OPM extends credit monitoring, expects new contract by year's end
- By Chase Gunter
- Nov 29, 2018
The Office of Personnel Management says it expects to wrap up the re-compete award for its credit monitoring contract covering those whose data was breached as part of the OPM hacks.
The contract, awarded to ID Experts in 2015, is set to expire in December. OPM is required by law to provide those affected by the breach coverage through fiscal year 2026.
OPM is in the middle of a solicitation. A spokesperson told FCW that the agency "anticipates completing the re-compete award by the end of December 2018."
In the meantime, the personnel agency said it's extending its existing contract with ID Experts six months — until June 30, 2019.
"Enrolled individuals will continue to receive government-sponsored coverage from ID Experts at no cost for an additional six months," the spokesperson said. "There will be no interruption in service for currently enrolled individuals."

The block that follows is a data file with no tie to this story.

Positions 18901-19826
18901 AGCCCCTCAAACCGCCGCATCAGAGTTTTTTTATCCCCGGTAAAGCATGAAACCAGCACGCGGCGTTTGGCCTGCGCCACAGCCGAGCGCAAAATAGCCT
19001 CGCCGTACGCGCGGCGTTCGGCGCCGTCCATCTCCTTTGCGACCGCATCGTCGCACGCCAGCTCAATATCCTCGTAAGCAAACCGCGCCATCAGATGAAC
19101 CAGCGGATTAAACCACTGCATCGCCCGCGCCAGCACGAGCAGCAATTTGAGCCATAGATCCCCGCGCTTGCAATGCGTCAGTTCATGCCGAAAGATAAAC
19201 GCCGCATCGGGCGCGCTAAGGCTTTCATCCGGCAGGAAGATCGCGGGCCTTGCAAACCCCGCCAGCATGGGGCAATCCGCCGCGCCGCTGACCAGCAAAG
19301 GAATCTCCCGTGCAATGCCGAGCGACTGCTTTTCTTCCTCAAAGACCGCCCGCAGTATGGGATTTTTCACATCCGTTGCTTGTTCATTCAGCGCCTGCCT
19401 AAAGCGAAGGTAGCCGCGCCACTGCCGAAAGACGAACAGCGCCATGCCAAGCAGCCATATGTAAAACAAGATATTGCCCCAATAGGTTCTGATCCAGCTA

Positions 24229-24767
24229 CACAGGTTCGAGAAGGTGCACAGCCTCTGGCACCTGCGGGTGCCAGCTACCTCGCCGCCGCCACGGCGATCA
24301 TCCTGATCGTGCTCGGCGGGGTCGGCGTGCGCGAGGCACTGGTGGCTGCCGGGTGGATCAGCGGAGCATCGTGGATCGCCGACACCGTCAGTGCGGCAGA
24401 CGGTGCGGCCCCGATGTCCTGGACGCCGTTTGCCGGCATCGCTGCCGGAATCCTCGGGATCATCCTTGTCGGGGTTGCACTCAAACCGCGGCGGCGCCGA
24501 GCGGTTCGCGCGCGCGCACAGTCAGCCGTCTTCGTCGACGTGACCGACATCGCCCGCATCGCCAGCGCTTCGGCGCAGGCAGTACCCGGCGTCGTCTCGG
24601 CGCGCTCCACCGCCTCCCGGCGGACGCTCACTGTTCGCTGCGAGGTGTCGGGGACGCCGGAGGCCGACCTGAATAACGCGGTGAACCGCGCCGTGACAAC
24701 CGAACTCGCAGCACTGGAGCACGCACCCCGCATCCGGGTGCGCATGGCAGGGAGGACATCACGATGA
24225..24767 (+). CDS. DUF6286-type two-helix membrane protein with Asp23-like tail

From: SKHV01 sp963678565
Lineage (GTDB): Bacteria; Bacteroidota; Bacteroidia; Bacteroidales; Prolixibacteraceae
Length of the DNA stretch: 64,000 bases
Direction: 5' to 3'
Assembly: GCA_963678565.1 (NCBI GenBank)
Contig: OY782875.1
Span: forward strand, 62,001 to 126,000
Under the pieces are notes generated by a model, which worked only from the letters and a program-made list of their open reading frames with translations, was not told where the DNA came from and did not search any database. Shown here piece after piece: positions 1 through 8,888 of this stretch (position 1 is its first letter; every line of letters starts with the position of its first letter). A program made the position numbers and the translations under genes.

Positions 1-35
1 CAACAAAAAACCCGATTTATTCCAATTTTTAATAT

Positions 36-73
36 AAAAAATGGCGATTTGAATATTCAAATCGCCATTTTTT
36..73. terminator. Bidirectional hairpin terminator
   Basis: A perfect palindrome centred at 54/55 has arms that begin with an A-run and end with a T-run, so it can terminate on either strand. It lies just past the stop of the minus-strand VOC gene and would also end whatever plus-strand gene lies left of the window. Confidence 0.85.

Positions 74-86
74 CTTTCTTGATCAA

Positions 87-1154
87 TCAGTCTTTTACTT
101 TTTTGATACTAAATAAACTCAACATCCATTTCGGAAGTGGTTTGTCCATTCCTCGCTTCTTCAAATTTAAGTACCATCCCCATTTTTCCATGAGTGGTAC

Tony Reardon, president of the National Treasury Employees Union, said the union was "pleased" with the announcement. Earlier this month, NTEU wrote to acting OPM director Margaret Weichert about the future of the contract.
"This protection is essential for the millions of current and former employees whose personal information was stolen in two separate cybersecurity incidents," he said.
The union is also currently suing OPM over the data breaches, and Reardon confirmed the union "is still pursuing legal action to secure lifetime credit monitoring and identity theft protection for NTEU members."
Chase Gunter is a staff writer covering civilian agencies, workforce issues, health IT, open data and innovation.
Prior to joining FCW, Gunter reported for the C-Ville Weekly in Charlottesville, Va., and served as a college sports beat writer for the South Boston (Va.) News and Record. He started at FCW as an editorial fellow before joining the team full-time as a reporter.
Gunter is a graduate of the University of Virginia, where his emphases were English, history and media studies.
Click here for previous articles by Gunter, or connect with him on Twitter: @WChaseGunter